NZ tsunami warning still in force - Civil Defence

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The figure 1 shows where the latest earthquake struck. Map / Pacific Tsunami Warning Centre
The figure 1 shows where the latest earthquake struck. Map / Pacific Tsunami Warning Centre

Civil Defence says a tsunami threat remains in place for New Zealand despite the Pacific Tsunami Warning Centre cancelling its warning for New Zealand.

The warning follows a 7.8 magnitude earthquake off Santo island, near Vanuatu, at 11.03am NZT.

A second earthquake measuring 7.3 struck 15 minutes later and a third at 12.13pm measuring 6.2.

The quake struck 294km northwest of the Vanuatu island of Santo and 596km northwest of the capital of Port Vila at a depth of 35km.

Civil Defence says the tsunami threat is not expected to be destructive for New Zealand but people on the West Coast from Northcape to Hokitika and on the East Coast from Northcape to Auckland should stay clear of beaches and out of the water until this evening.

It says any larger waves will take several hours to reach our shores after the quake.

The Pacific Tsunami Warning Centre earlier confirmed a small tsunami was generated by a large earthquake off Vanuatu but has now cancelled warnings, saying the danger is likely to have passed.

There were no immediate reports of damage or casualties in Vanuatu after the quakes.

The Pacific Tsunami Warning Centre said the tsunami "may have been destructive along coasts near the earthquake epicentre and could also be a threat to more distant coasts".

It measured just 4cm.

At about 1.30pm, the centre said in the absence of damaging waves for more than two hours after the earthquake it could be assumed the threat had passed. It added: "Danger to boats and coastal structures can continue for several hours due to rapid currents."

It earlier issued a tsunami warning for some Pacific nations including New Zealand, Vanuatu, Solomon Islands, Fiji Samoa and Australia.

A local resort owner on Espiritu Santo Island said the quake shook the island but, despite a tsunami warning, there were no real safety fears.

"We're on the other side of the island, the side where the tsunami would hit is very mountainous," Charmaine Viljoen, owner of Coral Quays Resort, said.

She said mountains on the island's western side go almost straight into the sea and there were very few communities living on the coastline.

Port Vila-based High Commissioner for New Zealand Jeff Langley said there did not be appear to be any damage in Port Vila, 500km from the epicentre of the first earthquake.

Staff are trying to make contact with about 250 New Zealanders registered with the commission.

Mr Langley described the quake as "a noticeable, long-rolling shake" that lasted about 30 seconds.

There had been a number of earthquakes since the shake that triggered last week's Samoa tsunami, and "quite a bit" of volcanic activity on the island of Gaua, in the Baker Islands group to the north.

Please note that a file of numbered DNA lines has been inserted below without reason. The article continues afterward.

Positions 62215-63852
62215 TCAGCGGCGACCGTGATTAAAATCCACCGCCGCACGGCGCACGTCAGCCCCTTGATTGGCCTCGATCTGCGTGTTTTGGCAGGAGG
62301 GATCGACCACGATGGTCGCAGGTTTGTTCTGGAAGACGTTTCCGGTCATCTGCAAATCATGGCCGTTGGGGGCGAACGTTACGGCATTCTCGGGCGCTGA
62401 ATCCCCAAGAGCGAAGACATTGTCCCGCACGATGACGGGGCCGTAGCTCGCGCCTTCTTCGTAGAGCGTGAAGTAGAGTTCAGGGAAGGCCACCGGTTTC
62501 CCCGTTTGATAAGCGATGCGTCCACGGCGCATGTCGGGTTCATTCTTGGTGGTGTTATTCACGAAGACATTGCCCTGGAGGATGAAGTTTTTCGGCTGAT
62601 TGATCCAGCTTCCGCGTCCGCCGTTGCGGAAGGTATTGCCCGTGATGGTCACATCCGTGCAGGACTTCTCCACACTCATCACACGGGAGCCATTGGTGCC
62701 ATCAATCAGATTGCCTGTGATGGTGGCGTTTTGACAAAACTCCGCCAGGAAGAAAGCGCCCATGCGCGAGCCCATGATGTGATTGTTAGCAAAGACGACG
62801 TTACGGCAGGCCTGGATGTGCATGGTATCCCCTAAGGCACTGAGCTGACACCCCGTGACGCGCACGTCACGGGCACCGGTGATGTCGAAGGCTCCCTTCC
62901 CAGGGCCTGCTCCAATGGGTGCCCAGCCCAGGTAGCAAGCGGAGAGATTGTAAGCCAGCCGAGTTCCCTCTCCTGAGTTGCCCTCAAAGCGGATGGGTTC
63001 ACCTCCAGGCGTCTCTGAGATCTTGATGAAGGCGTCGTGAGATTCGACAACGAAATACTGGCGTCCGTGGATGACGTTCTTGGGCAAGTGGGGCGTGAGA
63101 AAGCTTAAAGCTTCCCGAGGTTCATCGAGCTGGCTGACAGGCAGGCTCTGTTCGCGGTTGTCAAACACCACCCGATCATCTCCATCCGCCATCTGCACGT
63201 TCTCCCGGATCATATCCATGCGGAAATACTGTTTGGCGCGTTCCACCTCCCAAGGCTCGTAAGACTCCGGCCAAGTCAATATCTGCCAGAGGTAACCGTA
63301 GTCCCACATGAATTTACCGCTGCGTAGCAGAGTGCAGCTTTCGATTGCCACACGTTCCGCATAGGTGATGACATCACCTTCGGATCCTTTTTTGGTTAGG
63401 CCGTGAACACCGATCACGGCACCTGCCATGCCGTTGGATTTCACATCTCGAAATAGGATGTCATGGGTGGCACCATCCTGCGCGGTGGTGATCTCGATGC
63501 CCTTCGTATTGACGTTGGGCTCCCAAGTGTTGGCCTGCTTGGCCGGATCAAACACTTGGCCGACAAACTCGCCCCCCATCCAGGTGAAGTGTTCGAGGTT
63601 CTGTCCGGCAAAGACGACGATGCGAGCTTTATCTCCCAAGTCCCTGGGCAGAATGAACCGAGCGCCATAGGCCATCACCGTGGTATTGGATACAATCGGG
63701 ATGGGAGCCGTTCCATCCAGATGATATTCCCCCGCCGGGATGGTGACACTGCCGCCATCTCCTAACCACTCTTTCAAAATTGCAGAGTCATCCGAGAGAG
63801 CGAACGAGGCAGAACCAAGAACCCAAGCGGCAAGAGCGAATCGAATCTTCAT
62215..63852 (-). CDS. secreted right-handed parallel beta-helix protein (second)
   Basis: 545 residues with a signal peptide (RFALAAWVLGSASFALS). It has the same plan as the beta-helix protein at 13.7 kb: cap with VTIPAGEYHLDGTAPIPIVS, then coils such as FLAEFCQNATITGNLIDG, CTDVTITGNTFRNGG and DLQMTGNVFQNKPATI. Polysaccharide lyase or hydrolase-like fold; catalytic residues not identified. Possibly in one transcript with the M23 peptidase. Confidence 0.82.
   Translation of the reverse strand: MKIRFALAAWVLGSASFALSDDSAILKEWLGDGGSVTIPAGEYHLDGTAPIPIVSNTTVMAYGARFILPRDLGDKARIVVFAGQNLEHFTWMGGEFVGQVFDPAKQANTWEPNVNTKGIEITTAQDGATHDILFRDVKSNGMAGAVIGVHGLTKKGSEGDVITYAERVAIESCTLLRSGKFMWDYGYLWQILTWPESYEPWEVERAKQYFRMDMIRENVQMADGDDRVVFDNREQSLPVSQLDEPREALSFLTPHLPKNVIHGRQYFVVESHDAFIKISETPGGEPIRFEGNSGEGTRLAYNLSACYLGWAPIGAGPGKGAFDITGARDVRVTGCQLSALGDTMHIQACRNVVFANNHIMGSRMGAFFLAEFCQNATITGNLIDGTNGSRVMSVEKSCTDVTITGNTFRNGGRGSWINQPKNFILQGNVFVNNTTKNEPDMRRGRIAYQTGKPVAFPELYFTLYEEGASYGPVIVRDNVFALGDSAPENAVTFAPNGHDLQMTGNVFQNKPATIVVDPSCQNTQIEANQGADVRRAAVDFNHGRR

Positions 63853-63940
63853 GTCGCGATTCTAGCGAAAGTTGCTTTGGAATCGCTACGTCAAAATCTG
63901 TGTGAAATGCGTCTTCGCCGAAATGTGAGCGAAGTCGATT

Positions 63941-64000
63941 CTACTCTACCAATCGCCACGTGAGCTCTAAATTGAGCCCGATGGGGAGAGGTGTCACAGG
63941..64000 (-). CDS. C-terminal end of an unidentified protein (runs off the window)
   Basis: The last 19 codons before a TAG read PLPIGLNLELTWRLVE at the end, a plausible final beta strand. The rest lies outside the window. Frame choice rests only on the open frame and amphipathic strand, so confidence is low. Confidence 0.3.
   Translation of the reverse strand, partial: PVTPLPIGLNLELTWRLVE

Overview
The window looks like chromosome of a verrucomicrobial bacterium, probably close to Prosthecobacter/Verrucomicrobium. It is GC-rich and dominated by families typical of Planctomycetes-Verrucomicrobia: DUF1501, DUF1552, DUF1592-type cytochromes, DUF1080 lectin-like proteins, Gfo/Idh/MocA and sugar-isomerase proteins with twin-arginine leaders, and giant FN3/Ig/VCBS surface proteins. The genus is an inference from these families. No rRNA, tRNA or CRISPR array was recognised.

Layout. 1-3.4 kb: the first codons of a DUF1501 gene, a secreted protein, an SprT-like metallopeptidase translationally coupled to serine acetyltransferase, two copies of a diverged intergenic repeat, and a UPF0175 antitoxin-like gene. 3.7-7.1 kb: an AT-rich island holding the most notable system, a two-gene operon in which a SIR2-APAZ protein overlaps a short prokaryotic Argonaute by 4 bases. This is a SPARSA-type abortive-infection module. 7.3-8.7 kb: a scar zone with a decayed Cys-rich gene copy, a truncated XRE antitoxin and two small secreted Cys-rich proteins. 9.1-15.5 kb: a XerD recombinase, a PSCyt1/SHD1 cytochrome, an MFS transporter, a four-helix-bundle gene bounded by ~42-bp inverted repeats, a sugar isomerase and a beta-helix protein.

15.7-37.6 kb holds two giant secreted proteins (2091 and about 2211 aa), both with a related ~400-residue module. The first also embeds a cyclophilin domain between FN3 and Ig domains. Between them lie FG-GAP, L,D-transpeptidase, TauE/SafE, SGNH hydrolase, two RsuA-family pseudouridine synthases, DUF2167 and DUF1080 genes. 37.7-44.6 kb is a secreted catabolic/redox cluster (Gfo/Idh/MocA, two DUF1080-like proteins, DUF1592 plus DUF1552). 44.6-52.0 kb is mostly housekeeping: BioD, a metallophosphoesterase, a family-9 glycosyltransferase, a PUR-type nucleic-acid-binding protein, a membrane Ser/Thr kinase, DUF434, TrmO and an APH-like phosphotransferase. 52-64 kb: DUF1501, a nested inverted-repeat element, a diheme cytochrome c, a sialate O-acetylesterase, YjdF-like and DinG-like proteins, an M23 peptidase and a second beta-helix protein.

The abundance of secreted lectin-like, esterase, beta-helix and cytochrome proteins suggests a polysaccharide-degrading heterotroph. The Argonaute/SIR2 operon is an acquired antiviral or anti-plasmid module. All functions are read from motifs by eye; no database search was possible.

Today's quake lasted longer than other recent quakes, but did not feel any stronger.

The Pacific Tsunami Warning Centre said an earthquake of this size has the potential to generate a destructive wave that can strike coastlines near the epicentre within minutes and more distant coastlines within hours.

The Ministry of Civil Defence sent an advisory to all responding agencies in New Zealand, including fire, police, coastguard, local authorities and others to put them on standby.

Should a tsunami reach New Zealand, it would hit at the following times:
* North Cape - 2.34pm
* East Cape - 3.16pm
* Auckland (West) - 3.33pm
* Gisborne 3.49pm
* New Plymouth 4.10pm
* Auckland (East) 4.14pm
* Napier 4.29pm
* Milford Sound 4.35pm
* Wellington 4.39pm
* Westport 4.50pm.

The latest warning comes just two weeks after a quake of magnitude 8.3 rocked the South Pacific near Samoa, sparking tsunami waves that killed at least 180 people and devastated coastal villages in Samoa, American Samoa and in northern Tonga.

Tsunami warning was in effect for:
Vanuatu, Solomon Islands, New Zealand, Samoa, American Samoa, Tonga, Australia, Nauru, Papua New Guinea, Tuvalu, New Caledonia, Fiji, Kiribati, Kosrae, Wallis-Futuna, Howland-Baker

Civil Defence's tsunami advice:
Before a Tsunami
Getting ready before a tsunami strikes will help reduce damage to your home and business and help you survive.
• If you live in a coastal area, check with your council about the level of risk a tsunami would pose to you and your family
• Check with your local Civil Defence Emergency Management Group to find out what warning procedures you should expect
• Develop a Household Emergency Plan and ensure you have a Getaway Kit should you need to leave in a hurry
• If you are buying land, investing or building in a coastal area, talk to your council about the risks of a tsunami, coastal storm surge and erosion
• Know where the nearest high ground is and how you will reach it. Plan to get as high up and as far inland as you can. Plan your escape route now with your household

During a tsunami
• If you haven't done so already, move immediately to the nearest higher ground, and as far inland as you can.

After a tsunami
• Listen to the radio for civil defence advice
• Do not go down to the sea until you have been told it is safe to do so

- AP, NEWSTALK ZB, NZ HERALD STAFF, NZPA

Location of this morning's earthquakes


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